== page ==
In the 1990's, SAGE launched its national GLBT aging conferences while gay and lesbian members of the American Society on Aging started shaking up the "mainstream" aging world. The National Gay & Lesbian Task Force's Aging Initiative culminated in the 2000 release of the ground-breaking report Outing Age. In 2005, SAGE became the first official GLBT delegate at a White House Conference on Aging. More recently, major funders like the Arcus Foundation and Atlantic Philanthropies have invested significantly in a joint SAGE-Task Force aging advocacy initiative. In 2009, SAGE became the first GLBT member of the influential national Leadership Council of Aging Organizations. Also last year, the Task Force launched its New Beginnings project, an initiative designed to provide the incoming Administration with a comprehensive agenda for policy change across all federal agencies. As a result of these developments, this community was poised to organize for change for its older members when President Obama was inaugurated.

Aging issues were not a focus of the 2008 presidential campaign. Nonetheless, candidate Obama's repeated promises of progress for GLBT people and his campaign's emphasis on financial security seemed to offer great hope for advances on the aging front. Unlike signature issues like "Don't ask, don't tell" and marriage equality, aging has not been a hot-button issue for the far right. It was the hope of SAGE and other advocates that securing a modicum of support for older gay adults - getting to neutral, if you will might be doable early on, in part because it was so important to a marginalized constituency yet would not be likely to stir great political controversy.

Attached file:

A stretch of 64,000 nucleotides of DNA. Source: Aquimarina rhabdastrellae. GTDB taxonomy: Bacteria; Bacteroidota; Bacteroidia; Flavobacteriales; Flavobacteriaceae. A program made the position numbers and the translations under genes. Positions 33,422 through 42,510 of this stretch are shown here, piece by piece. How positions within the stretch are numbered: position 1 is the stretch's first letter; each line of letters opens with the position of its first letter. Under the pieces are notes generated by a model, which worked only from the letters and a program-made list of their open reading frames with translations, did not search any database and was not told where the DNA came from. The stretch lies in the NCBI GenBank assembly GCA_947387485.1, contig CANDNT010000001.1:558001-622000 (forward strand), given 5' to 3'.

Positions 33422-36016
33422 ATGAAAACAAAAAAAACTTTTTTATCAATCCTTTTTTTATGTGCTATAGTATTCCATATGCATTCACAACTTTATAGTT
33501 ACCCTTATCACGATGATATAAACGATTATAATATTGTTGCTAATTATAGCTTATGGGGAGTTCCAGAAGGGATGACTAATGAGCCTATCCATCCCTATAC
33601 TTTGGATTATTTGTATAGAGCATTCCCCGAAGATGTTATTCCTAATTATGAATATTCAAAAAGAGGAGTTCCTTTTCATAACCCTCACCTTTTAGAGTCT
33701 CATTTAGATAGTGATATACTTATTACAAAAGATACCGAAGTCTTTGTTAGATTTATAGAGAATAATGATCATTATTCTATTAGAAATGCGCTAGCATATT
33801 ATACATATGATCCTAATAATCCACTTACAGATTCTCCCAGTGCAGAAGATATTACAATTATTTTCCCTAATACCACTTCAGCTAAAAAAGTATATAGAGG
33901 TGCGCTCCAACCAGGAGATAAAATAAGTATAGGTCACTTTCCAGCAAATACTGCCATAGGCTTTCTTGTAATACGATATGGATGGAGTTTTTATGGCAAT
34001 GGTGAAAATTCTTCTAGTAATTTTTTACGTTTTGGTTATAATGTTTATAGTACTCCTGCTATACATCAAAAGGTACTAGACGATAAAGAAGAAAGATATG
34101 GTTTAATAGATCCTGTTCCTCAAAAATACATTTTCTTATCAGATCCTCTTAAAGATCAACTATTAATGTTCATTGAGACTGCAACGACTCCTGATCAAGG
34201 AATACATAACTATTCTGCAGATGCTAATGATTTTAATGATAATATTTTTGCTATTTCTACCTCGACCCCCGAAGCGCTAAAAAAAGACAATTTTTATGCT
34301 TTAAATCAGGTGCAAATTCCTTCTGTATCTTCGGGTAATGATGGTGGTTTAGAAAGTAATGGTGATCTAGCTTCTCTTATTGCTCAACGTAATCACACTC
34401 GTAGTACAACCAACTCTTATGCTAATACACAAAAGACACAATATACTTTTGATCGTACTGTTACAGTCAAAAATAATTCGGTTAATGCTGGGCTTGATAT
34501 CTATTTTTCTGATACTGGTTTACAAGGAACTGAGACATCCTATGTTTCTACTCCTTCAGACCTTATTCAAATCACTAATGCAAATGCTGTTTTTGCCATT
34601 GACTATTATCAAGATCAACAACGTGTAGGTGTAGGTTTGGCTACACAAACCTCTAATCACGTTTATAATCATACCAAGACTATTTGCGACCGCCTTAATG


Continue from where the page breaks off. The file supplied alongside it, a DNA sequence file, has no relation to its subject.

We received encouraging news early on when the Obama Administration nominated Kathy Greenlee to head the U.S. Administration on Aging (AoA). Greenlee not only had deep expertise in aging issues and a longstanding working relationship with Health and Human Services Secretary Katherine Sebelius; she was also at one time the co-chair of the GLBT advocacy organization Equality Kansas.

Over the past year, advocates working with the Obama Administration have emphasized access, GLBT-inclusive policy - making, and funding. Considerable progress has been made in a short period of time on these three fronts:

Access. In order to have an impact on federal policy, you first have to get a seat at the tables where federal policy is made. Thanks in part to the groundwork laid by SAGE, the Task Force, and other organizations in the years prior to President Obama's arrival, GLBT aging advocates have gained important access to the Administration during its first year. SAGE and the Task Force have been invited to participate in several small policy meetings at the White House, including one that brought together key aging policy organizations like AARP and the National Council on Aging to discuss the impact of health care reform on seniors. The two organizations secured their first meeting with Assistant Secretary Greenlee early in her tenure and were given the opportunity to identify what it would mean for the federal government to "get to neutral" on GLBT aging issues.